According to The Almanac – A Seasonal Guide to 2019 by Lia Leendertz, the Mayday festivities surrounding Jack-in-the-green started in the 17th century when milk maids:
‘May Day was also ‘Chimney Sweeps’ Day’, and the sweeps started competing with the milk maids. The result was ever digger displays of foliage, flowers and silver to encourage tips, until the foliage covered them completely, and the tradition of Jack-in-the-green’ was born.’
‘decorated their pails on May Day with silver cups, flowers and ribbons and then went from house to house wearing them on their heads and dancing for pennies.
Rochester’s Sweeps Festival, recalling something of the original spirit of those May Day celebrations, has been a highlight of the Medway calendar for many years now. It forms a heady concoction of Morris dancing, folk (and associated kinds of) music – and a good old-fashioned booze up.
And so there was plenty of stuff to provide amusement on Sunday, day two, of the festival. The funfair, good food, the enticing allure of the record stall – just the four purchases today. All of which meant that, despite a jam-packed list of bands and artists planned to watch, there’s only a couple of acts to report back on from the day (the bloggers’ code of conduct forbids me from writing the inevitably glowing review of my girlfriend’s set).
The first act for consideration is Thomas Abrahams, a heavily dreadlocked guitarist who specialises in gypsy jazz, a fast paced form of instrumental with complicated, spellbinding flourishes.
Abrahams confesses to being a huge fan of Django Reinhardt, arguably the leading proponent of this style of music. In tribute to him, early in the set, he plays a cover of one of that guitarist’s tunes, performing it with just two of his left fingers on the fretboard, just as Reinhardt himself had to (he lost the use of the two smallest fingers in a fire).
After a dalliance with a piece of music in the related klezma style, Abrahams then begins to have some fun with some unlikely cover versions. There are gyspy jazz interpretations of ‘Smooth Criminal’ (complete with a nod to ‘Stairway to Heaven’ at the end), Britney Spears’ ‘Toxic’ and Rodrigo y Gabriella’s ‘Tamacun’ which bleeds into Gala’s ‘Freed from Desire’ and then The Prodigy’s ‘Out of Space’.
It’s a phenomenal, exciting sound, a perfect introduction to gypsy jazz for a bank holiday festival. You’d have loved it.
Amidst all the festivities and festival atmosphere, the highlight of the second day at Sweeps comes in the form of a small gig on the Kitty sailing barge, moored on the river just alongside Rochester Castle.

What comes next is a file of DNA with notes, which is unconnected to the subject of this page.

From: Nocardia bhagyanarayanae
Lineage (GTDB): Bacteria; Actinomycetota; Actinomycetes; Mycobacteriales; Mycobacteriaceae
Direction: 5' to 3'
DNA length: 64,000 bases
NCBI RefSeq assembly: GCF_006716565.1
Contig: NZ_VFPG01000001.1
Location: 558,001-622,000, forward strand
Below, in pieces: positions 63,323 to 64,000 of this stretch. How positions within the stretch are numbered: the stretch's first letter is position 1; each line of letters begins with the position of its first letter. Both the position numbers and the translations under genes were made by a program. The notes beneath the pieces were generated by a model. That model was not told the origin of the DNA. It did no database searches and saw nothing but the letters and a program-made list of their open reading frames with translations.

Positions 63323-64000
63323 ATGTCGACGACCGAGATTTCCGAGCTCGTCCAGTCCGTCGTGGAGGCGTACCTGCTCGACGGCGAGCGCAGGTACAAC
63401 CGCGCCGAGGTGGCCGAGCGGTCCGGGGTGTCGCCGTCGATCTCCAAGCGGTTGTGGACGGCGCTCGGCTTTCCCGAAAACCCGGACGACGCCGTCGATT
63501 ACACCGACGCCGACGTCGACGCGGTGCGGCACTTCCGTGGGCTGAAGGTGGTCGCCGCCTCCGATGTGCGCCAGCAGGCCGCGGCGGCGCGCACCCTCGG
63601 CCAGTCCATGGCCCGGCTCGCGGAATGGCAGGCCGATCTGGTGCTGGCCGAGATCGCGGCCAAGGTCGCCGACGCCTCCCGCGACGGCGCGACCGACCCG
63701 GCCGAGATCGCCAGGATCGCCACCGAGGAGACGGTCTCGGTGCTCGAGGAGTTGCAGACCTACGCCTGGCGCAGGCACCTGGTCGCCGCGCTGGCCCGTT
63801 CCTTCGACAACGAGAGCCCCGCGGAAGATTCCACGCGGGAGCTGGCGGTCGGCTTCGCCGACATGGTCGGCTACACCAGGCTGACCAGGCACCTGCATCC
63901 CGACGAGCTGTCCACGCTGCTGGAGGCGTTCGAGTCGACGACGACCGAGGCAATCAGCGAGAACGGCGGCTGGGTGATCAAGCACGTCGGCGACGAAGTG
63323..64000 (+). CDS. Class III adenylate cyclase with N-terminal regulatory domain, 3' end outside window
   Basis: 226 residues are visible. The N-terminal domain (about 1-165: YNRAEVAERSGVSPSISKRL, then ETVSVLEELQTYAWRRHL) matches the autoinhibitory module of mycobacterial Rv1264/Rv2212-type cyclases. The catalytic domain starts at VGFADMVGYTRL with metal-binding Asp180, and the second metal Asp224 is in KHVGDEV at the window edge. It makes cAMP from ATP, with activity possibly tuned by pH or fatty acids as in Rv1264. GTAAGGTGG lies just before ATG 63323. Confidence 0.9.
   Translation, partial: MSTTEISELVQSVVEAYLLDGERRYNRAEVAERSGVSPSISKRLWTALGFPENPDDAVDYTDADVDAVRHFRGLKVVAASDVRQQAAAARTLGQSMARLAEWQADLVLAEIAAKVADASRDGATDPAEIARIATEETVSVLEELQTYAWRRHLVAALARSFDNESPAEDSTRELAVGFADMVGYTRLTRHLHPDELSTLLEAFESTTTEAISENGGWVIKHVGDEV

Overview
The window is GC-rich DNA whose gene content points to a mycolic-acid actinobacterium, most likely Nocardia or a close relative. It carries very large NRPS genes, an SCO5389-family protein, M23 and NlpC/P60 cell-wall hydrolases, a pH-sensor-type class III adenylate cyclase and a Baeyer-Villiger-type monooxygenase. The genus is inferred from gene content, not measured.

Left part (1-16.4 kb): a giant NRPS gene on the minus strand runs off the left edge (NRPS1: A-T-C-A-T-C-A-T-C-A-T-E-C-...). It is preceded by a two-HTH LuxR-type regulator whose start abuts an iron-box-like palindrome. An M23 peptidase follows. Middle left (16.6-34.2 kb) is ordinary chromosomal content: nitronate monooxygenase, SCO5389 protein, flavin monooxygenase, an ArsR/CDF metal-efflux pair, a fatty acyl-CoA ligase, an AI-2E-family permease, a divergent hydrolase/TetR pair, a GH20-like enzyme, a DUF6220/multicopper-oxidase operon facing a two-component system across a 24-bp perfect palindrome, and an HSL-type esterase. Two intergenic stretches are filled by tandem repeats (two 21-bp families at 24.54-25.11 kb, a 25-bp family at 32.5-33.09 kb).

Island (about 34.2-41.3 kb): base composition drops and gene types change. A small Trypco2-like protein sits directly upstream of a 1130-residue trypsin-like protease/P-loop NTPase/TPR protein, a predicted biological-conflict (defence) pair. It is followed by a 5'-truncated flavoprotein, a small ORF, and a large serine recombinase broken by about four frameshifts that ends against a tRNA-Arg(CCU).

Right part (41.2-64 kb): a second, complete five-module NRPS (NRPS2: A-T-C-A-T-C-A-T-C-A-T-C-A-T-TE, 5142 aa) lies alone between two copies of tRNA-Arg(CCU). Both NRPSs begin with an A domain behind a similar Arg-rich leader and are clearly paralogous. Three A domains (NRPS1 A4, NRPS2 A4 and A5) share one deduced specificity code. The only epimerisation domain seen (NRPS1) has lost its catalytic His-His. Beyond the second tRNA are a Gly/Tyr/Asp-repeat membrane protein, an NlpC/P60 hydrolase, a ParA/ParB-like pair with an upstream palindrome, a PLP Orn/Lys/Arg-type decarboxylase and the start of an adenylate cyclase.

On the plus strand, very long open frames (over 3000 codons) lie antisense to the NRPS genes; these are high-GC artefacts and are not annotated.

deep Adam Beattie and the Consultants are performing a captivating, intimate set in the bowels of the boat.
It would be enough – more than enough – to say that the music is spell binding, that these three musicians – real craftsmen – have created something magical.
But that is not where it ends. For all of the nonchalant Gallic meanderings, the sleazy Mediterranean vibes and the seductive syncopation, for all of the intricate jazz guitar virtuosity of Filippo Ferazzoli and the complicated drum patterns of Marco Quarantotto, all topped by Beattie’s gentle Caledonian vocal – the music is only half the story. Not even that.
Because it’s the lyrics.
That’s what hits home so much – song after song.
Here are a handful of examples:
“I met the love of my life/but we were too young.”
“Our story’s being written on the same page/but by a different pen.”
“The only war that’s worth the blood/and all the marching in the mud/is one where neither side can deny/they’ve made a better world for you and I.”
Or, simply this:
“God is in every man.”
There are songs about French widows finding unexpected happiness in rediscovering first boyfriends (‘Somewhere Round the Bend’), there are cautionary tales about lost shoes (‘Pretty Pink Shoes’) and, most importantly, most significantly, most powerfully, there are songs about the futility of war – how war is only a distraction from what it means to be human (‘I’m on Your Side’ – boasting a lilting, deceptive 5/4 time signature that blows the audience away).
This is what is at the heart, the big, big, swelling heart of Adam Beattie’s songs: humanity. Humanity in all its fragility an frailness.
Through tender thumbnail sketches of schoolgirls and shopkeepers, emperors and infantrymen, he reminds us the fundamentals of what it means to live in the world – and what we really need.
This is music to sink into, to wash yourself in, as you bob up and down in the belly of a boat somewhere on the River Medway.
Later on, Adam Beattie and the Consultants will take to the Boley Hill stage for a louder, more plugged in set. There, they will serenade Steampunks and lairy drunks as they pass from Morris sides to funfair rides.
It’s good. It’s spell binding. It’s captivating.
But you’ll never forget your first time, deep in the heart of a sailing barge called The Kitty.
Read more about the history of the Sweeps Festival and many of the artists who have performed there in my book, Do it Yourself: a History of Music in Medway.